Visiting Köfererhof. You can visit Günther Kershbaumer’s tiny (5 hectare) Köfererhof estate outside of Bolzano in Alto Adige if you’d like to taste his Sylvaner, Riesling, and other small production wines. As this is a small operation, be sure to email or call Günther in advance to setup a time to visit (tele: +39.347.477.8009). While you’re in the area, check out the beautiful and nearby Novacella Abbey nestled amongst the vineyards – you’ll be singing the praises of Sylvaner wines before you know it.
Gregarious Bubbly: Le Marchesine Franciacorta Brut Secolo Novo 2005
Who says the Italian’s can’t outdo the French in sparkling wines? (I can hear Robert Parker grumbling as I type.) Under the care of Giovanni Biatta, Le Marchesine’s Gran Spumante rivals some of the best Champagne I’ve tasted. We’re not talking about Prosecco here. Made from hand selected Chardonnay grapes and produced in the metodo classico (classic method, similar to the Champenoise style) required of all Franciacorta sparkling wines, this dry sparkler will knock your socks off. The aroma is highly perfumed and aromatic, with a complex nose of white peach, dried apricot, flowers and spices. On the palate it is divine, with plenty of length and fine balance. The spuma is lovely, with very fine bubbles that persist nicely. If you’re a fan of France’s best sparkling wines, you’ll enjoy this lovely Franciacorta.
Finding and buying. As of this writing, you’ll have to a wait a few months for Le Marchesine’s Brut Secolo Novo 2005 to show up in the stores, but it’s worth the wait. Given pricing in Europe, this should come in around $50-65 a bottle in the US. In spite of Le Marchesine making over 30,000 cases of Franciacorta every year, this wine doesn’t see broad distribution here in the States. I recommend you check for online availability here, or contact one of the specialty wine shops I mention in the intro section above. This may be tough to find, but worth the hunt.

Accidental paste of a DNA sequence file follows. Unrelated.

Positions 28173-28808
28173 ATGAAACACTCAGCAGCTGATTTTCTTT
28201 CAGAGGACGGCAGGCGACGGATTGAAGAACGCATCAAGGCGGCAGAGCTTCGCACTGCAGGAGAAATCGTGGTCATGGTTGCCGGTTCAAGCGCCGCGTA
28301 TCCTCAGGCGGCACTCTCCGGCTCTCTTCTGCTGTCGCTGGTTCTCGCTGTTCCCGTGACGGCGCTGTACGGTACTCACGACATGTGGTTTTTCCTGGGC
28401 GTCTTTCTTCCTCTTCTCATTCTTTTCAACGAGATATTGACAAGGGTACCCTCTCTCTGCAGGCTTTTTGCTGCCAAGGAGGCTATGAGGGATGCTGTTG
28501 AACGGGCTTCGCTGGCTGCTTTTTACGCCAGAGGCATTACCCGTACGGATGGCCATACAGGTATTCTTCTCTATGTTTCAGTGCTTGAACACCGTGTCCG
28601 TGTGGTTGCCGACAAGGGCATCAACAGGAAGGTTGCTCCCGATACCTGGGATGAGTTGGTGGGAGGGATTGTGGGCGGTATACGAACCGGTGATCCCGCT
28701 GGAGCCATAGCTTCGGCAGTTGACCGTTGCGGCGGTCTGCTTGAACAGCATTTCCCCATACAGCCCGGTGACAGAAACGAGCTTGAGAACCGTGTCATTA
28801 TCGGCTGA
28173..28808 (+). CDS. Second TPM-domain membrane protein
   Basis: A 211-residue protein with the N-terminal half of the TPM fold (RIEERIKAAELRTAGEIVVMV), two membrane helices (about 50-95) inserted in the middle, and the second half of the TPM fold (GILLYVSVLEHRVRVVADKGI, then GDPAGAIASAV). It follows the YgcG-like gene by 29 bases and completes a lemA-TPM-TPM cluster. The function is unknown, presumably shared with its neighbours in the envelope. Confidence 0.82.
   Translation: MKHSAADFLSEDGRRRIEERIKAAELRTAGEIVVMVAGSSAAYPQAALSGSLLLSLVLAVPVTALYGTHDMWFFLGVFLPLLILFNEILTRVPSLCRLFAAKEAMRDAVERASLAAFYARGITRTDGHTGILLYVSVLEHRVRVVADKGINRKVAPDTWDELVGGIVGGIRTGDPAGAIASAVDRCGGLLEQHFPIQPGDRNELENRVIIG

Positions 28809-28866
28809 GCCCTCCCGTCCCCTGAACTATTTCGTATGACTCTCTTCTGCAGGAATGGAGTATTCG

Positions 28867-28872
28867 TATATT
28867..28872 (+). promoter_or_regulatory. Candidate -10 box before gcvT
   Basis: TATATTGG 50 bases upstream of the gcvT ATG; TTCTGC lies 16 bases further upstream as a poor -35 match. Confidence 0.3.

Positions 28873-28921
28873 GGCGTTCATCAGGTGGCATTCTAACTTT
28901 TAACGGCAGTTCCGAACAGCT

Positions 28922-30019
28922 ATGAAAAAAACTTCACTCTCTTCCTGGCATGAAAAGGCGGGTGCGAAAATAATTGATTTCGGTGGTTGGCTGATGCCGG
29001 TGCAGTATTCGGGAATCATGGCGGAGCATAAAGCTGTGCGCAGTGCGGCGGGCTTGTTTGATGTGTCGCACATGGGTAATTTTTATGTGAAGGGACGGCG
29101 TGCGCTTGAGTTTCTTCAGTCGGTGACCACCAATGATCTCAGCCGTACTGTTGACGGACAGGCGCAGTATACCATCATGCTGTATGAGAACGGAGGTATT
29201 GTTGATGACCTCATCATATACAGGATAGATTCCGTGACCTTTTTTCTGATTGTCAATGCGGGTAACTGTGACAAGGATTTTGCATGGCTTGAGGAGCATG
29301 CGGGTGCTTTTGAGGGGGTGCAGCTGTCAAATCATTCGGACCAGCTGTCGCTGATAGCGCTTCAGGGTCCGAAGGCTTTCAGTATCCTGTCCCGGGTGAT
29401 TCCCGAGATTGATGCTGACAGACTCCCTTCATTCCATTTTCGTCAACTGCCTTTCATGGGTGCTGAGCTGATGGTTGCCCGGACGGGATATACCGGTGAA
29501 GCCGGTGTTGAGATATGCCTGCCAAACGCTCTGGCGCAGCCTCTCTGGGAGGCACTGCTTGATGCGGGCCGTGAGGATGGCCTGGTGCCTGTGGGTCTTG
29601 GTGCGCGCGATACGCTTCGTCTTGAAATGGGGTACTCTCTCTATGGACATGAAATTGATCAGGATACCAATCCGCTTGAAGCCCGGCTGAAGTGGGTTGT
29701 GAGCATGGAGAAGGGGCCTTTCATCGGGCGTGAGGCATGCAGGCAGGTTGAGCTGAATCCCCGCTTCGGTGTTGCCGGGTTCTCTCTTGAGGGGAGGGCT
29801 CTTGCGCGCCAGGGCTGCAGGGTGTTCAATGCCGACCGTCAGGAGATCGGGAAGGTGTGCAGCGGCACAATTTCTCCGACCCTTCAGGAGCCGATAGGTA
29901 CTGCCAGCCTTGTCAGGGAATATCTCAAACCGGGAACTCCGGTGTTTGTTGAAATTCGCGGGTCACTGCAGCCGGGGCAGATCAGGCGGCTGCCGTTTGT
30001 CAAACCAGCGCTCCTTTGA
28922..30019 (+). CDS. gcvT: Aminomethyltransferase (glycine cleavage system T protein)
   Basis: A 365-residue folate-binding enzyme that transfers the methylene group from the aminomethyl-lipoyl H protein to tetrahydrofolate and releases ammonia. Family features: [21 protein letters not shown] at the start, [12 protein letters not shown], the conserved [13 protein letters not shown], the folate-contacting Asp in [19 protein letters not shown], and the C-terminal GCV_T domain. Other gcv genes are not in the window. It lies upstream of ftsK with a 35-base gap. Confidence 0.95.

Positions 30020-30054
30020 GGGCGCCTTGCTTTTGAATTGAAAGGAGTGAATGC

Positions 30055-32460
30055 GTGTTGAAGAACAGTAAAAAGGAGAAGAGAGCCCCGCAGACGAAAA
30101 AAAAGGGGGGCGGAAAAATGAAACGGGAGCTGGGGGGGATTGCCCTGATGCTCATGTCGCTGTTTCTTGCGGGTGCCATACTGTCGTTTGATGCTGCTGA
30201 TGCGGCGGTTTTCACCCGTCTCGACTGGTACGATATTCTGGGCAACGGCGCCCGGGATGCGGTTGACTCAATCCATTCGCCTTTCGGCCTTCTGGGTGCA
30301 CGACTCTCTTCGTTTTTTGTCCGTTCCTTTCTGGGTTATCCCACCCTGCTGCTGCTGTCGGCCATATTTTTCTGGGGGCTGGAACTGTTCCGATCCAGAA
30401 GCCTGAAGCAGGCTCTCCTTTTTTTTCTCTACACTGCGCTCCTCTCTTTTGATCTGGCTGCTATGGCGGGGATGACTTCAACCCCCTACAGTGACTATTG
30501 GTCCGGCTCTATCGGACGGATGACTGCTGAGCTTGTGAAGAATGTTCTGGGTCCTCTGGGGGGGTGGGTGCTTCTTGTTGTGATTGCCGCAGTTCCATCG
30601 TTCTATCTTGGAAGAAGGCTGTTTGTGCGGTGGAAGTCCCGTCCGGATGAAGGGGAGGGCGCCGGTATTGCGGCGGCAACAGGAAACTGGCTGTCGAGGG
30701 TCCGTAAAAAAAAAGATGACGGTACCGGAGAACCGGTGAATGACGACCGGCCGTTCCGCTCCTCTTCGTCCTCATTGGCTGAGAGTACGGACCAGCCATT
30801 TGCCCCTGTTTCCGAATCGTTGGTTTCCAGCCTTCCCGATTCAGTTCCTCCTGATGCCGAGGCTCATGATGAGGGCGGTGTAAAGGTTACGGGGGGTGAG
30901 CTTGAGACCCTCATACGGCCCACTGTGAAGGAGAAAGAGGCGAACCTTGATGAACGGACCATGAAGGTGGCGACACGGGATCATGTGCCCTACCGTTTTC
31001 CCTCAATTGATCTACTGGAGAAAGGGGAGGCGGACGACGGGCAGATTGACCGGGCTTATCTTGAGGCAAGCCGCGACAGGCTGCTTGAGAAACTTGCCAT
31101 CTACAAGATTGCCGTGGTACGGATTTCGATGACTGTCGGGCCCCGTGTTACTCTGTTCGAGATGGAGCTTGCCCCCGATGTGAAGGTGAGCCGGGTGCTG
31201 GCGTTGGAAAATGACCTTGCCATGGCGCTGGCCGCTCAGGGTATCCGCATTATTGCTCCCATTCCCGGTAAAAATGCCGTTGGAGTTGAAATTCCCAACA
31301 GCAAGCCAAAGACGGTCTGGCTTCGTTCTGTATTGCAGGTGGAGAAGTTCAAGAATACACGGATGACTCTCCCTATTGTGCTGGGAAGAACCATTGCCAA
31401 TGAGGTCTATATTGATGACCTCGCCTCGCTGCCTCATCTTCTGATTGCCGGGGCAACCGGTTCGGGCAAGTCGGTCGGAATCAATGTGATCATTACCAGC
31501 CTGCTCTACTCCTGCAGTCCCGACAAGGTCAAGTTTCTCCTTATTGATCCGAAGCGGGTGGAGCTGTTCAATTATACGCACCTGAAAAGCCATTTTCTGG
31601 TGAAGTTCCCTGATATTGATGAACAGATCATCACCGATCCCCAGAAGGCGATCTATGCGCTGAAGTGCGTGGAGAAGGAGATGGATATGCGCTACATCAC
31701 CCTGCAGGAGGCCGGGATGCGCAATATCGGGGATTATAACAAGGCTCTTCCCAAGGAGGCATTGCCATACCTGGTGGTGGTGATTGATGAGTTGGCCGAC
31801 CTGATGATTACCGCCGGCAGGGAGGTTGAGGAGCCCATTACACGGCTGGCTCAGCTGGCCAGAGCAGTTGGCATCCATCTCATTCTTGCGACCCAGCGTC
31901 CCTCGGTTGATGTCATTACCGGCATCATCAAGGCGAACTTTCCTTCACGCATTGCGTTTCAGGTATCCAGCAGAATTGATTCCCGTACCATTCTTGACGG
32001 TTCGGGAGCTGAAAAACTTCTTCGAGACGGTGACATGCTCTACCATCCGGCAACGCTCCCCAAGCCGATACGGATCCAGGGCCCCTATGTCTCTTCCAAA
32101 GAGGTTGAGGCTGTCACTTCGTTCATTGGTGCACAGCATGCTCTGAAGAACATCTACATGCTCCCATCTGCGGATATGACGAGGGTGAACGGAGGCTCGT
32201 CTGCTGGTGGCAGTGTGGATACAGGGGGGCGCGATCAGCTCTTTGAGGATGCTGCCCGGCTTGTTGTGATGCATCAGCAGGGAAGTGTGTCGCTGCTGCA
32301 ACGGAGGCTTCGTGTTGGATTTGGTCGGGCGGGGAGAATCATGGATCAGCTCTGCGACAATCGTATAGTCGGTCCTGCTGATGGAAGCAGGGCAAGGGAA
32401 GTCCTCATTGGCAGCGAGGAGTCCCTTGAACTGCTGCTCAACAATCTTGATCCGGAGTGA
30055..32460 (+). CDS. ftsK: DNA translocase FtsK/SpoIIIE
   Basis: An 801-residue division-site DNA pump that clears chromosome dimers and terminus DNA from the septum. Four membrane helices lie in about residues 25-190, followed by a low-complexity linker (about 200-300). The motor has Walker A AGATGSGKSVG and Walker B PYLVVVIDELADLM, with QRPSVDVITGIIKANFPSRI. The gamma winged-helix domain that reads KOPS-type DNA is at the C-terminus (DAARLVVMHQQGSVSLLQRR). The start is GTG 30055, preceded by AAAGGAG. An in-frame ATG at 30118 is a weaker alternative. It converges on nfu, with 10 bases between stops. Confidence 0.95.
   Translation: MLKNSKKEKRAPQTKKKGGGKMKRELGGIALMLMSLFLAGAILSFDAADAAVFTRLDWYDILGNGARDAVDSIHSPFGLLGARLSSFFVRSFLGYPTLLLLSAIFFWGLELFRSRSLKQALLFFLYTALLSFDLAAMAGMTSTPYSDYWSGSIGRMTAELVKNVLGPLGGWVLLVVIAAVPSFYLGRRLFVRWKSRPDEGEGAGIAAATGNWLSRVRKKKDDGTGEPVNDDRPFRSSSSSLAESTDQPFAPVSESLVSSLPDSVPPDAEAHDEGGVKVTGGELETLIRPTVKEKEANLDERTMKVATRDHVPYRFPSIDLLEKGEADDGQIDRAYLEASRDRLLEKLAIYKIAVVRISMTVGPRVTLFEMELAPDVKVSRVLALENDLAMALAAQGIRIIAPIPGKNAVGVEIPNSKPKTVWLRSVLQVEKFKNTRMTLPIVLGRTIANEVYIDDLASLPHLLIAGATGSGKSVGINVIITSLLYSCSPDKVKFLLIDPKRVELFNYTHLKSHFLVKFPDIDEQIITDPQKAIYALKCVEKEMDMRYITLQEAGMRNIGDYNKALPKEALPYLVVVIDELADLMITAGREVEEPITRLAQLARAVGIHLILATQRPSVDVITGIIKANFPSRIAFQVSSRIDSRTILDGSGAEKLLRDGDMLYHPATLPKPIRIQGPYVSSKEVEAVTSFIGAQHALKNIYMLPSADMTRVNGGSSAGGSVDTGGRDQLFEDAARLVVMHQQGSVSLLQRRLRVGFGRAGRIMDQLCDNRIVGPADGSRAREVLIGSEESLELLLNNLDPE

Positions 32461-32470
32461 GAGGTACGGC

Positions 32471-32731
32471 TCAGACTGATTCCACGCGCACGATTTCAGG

While you’re waiting. Le Marchesine makes a lovely non-vintage Franciacorta that will please your palate while you’re patiently waiting for Secolo Novo 2005. Their Franciacorta Brut NV runs around 25 bucks. Liberty Harbor Wine Merchants has it available online as of this writing. Winechateau.com also stocks Le Marchesine’s Millesimato Franciacorta 2003, and as of this writing you can find it on their website for a steal of a price: $28/bottle.
Visiting Le Marchesine. Though small by some standards, Le Marchesine has quite an interesting operation. You can visit them, with a reservation in advance, at their Passirano location (near Brescia, due east of Milano about an hour). Contact them by filling in their online request form (best way), or call them at +39.030.657.005.
Biondi Santi Brunello Riserva 2004
Simply put, this is one classy wine. However, I have to warn you – plan to part with some serious cash to taste Franco Biondi Santi’s latest masterpiece. This aristocratic producer put Brunello on the map, with a remarkable history dating back to 1865 when Clemente Santi produced their first award-winning red (Brunello) on the Greppo family farm. Franco follows traditional vinification and aging in large, neutral casks, yet his style is powerfully distinctive. His 2004 Riserva has a luscious, fruit-driven character with ripe red cherries and raspberry, floral hints of violets, and a earthy mineral note characteristic of Montalcino wines. While a Biondi Santi Riserva can rest for at least 10 years before approaching anything close to its full potential, you can (and should) open one in 2011 to savor this phenomenal wine. Given its youth, I recommend you decant the wine and let it sit for an hour or two before drinking.